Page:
to the Moral Challenges H. Tristram Engelhardt, Jr. and Aaron E. Hinkley 1 Taking Finitude Seriously in a Chinese Cultural Context Across the world, health care policy is a moral and political challenge. Few want to die young or to suffer, yet not all the money in the world can deliver physical immortality or a life free of suffering. In addition, health care needs differ. As a result, unless a state coercively forbids those with the desire and means to buy better basic health care to do so, access to medicine will be unequal. No co- try can afford to provide all with the best of care. In countries such as China, there are in addition stark regional differences in the quality and availability of health care, posing additional challenges to public policy-making. Further, in China as elsewhere, the desire to lower morbidity and mortality risks has led to ever more resources being invested in health care. When such investment is supported primarily by funds derived from taxation, an increasing burden is placed on a country's economy. This is particularly the case as in China with its one-child policy, where the proportion of the elderly population consuming health care is rising. Thesepolicychallengesarecompoundedbymoraldiversity. Defacto,humansdo not share one morality. Instead, they rank cardinal human goods and right-making conditions in different orders, often not sharing an af?rmation of the same goods or views of the right.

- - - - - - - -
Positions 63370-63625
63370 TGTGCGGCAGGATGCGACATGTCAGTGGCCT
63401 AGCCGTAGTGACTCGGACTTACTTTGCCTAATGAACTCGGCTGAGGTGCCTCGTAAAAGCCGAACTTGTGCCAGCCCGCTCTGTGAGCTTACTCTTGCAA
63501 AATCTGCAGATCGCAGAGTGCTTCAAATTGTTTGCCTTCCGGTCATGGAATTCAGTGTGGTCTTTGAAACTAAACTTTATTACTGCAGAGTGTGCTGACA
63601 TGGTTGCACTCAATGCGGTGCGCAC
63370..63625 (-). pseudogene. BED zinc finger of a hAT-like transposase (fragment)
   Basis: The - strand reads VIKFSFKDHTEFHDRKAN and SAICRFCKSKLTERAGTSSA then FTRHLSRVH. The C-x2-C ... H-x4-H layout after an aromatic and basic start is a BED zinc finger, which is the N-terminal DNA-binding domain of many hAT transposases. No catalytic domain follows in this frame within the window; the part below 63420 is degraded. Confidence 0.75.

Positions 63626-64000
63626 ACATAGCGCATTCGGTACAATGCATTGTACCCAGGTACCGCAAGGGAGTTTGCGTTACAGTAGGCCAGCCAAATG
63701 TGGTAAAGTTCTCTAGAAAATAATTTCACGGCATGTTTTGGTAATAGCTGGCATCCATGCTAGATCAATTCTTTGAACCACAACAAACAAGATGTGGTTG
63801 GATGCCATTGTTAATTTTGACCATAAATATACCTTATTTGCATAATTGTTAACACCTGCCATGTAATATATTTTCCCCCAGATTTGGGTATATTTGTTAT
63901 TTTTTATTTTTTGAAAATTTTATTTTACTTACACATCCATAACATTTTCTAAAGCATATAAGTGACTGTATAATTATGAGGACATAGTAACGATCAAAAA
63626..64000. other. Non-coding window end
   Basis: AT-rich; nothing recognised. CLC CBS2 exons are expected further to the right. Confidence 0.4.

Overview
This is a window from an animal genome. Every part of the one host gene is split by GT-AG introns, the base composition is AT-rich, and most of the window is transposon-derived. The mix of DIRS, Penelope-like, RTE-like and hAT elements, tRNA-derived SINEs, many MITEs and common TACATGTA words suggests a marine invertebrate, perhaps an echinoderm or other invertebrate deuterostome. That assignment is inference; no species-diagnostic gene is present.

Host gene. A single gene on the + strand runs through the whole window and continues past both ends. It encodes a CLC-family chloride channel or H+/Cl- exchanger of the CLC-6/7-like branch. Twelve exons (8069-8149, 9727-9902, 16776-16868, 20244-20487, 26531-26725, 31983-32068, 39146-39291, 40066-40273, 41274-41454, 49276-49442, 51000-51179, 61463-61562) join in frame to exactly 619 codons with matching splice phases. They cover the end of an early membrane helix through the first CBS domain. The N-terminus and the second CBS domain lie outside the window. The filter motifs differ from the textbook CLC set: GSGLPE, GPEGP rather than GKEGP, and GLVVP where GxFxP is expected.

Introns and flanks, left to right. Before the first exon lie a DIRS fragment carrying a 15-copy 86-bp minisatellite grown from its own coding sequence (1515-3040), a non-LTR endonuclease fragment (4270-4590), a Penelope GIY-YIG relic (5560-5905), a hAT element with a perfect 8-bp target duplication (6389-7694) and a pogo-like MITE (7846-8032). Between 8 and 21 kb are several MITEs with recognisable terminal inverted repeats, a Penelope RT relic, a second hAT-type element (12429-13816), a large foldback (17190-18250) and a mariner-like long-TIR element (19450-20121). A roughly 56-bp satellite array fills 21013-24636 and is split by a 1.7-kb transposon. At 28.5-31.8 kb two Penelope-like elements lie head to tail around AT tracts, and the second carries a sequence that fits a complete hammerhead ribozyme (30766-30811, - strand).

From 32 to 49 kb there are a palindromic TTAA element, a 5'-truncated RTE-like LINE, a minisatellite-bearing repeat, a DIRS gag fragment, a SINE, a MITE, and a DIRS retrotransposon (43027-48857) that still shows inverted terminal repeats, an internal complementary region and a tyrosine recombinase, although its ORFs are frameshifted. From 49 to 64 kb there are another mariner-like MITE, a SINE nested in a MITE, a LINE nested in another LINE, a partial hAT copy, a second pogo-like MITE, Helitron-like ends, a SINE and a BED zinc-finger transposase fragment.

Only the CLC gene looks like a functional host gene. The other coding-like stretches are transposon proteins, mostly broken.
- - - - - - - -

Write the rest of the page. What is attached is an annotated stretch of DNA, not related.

Publisher: Springer-Verlag New York Inc.
Number of pages: 212
Weight: 1100 g
Dimensions: 235 x 156 x 14 mm
Edition: 2008 ed.